Return of the King: The Book of the Millennium

On October 20, 1955, the third volume of The Lord of the Rings, entitled Return of the King, was published. Following the publication of the first two volumes, Fellowship of the Ring and The Two Towers, during the previous year, the third book was very popular. However, the series did not explode in notoriety until the 1960s when young adults latched onto the fantastical world and heroic adventures of J.R.R. Tolkien’s Middle Earth. The Lord of the Rings is the best-selling fantasy series of all time. It has even been considered by many as “the book of the millennium.”

J.R.R. Tolkien penned the famous The Lord of the Rings series while working as a professor at Oxford University. In 1937, Tolkien had released his first novel, The Hobbit, as a children’s story. It was incredibly popular, and his publishers looked to him for a sequel. Thus, was The Lord of the Rings born. The 1,100-page book was meant to be one story but was released in three volumes for logistical and financial reasons. Famous poet, W.H. Auden wrote of the series, “If one is to take a tale of this kind seriously, one must feel that, however superficially unlike the world we live in its characters and events may be, it nevertheless holds up the mirror to the only nature we know, our own; in this, too, Mr. Tolkien has succeeded superbly, and what happened in the year of the Shire 1418 in the Third Age of Middle Earth is not only fascinating in A.D. 1954 but also a warning and an inspiration. No fiction I have read in the last five years has given me more joy . . .”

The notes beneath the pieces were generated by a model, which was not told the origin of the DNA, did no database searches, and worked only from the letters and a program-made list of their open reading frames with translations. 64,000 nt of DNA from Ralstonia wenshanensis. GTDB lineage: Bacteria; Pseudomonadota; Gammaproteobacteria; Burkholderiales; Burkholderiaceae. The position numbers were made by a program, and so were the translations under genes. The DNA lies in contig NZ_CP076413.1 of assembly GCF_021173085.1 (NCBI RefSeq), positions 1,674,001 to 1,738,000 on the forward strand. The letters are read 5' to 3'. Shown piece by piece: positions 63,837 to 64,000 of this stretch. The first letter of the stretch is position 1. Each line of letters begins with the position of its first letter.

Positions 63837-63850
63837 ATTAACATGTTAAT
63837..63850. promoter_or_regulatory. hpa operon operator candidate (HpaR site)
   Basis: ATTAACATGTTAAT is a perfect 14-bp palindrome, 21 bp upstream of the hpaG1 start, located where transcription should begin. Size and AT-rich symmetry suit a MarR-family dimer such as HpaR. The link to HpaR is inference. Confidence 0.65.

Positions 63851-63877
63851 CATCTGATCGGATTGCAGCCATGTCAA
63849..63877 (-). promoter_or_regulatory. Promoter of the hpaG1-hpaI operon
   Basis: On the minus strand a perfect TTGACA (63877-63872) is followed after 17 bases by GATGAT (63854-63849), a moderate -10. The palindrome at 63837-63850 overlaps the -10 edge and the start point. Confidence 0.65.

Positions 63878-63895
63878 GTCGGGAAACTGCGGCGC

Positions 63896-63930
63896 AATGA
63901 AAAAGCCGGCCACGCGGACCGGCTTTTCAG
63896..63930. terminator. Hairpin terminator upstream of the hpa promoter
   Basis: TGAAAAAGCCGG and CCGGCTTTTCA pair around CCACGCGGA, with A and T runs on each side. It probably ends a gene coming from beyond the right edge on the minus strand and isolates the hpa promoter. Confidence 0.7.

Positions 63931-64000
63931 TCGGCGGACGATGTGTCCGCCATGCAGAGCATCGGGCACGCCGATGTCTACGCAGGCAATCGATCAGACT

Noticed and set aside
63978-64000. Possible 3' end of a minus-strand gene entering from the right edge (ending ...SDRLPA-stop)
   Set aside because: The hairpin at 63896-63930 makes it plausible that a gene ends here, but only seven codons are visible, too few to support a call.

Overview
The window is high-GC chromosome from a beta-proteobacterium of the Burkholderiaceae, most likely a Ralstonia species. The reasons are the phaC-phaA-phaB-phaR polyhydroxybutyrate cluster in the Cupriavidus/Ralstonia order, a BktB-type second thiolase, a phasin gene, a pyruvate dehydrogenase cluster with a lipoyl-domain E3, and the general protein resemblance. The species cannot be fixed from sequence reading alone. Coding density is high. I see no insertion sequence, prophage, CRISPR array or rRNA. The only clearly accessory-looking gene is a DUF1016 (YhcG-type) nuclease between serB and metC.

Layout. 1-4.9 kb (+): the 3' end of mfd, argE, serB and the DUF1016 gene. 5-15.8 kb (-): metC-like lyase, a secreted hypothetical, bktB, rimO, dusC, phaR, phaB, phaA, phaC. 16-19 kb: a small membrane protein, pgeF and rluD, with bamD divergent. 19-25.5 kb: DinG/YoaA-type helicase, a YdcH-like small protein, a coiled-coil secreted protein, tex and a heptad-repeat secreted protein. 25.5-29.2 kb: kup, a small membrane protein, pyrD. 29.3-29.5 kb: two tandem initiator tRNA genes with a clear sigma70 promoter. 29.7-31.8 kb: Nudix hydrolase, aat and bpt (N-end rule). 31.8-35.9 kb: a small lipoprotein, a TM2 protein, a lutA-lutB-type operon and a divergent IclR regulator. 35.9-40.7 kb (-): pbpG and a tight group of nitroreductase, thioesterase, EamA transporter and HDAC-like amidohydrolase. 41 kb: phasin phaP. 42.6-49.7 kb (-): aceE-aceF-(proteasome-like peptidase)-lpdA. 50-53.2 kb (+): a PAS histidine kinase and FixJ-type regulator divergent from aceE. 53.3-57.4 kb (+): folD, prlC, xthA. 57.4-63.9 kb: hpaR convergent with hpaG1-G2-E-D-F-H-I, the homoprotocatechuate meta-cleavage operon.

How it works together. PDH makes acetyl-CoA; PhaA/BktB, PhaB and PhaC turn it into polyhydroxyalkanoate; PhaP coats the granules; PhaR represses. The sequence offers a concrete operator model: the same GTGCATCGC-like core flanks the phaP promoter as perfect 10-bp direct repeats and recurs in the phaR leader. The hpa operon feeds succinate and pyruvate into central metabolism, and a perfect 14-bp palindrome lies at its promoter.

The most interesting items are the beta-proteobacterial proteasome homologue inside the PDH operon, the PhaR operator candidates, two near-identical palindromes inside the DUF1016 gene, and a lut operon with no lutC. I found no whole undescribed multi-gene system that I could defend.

The Lord of the Rings was the first fantasy book of its kind. It included detailed maps, original languages, unique creatures, and alternate history. This is, perhaps, why the books took off as they did. Readers could immerse themselves in a different world, even learning some of Tolkien’s made-up languages. This type of fantasy world has since become very popular, many modern fantasy novels include maps and family trees. The Chairman of the Tolkien Society said, in 2015, that Tolkien created “the archetypal fantasy story with Gandalf, Gollum, hobbits, the Ring now being all-pervasive in popular culture—it’s no wonder that so many authors have followed in his wake.”

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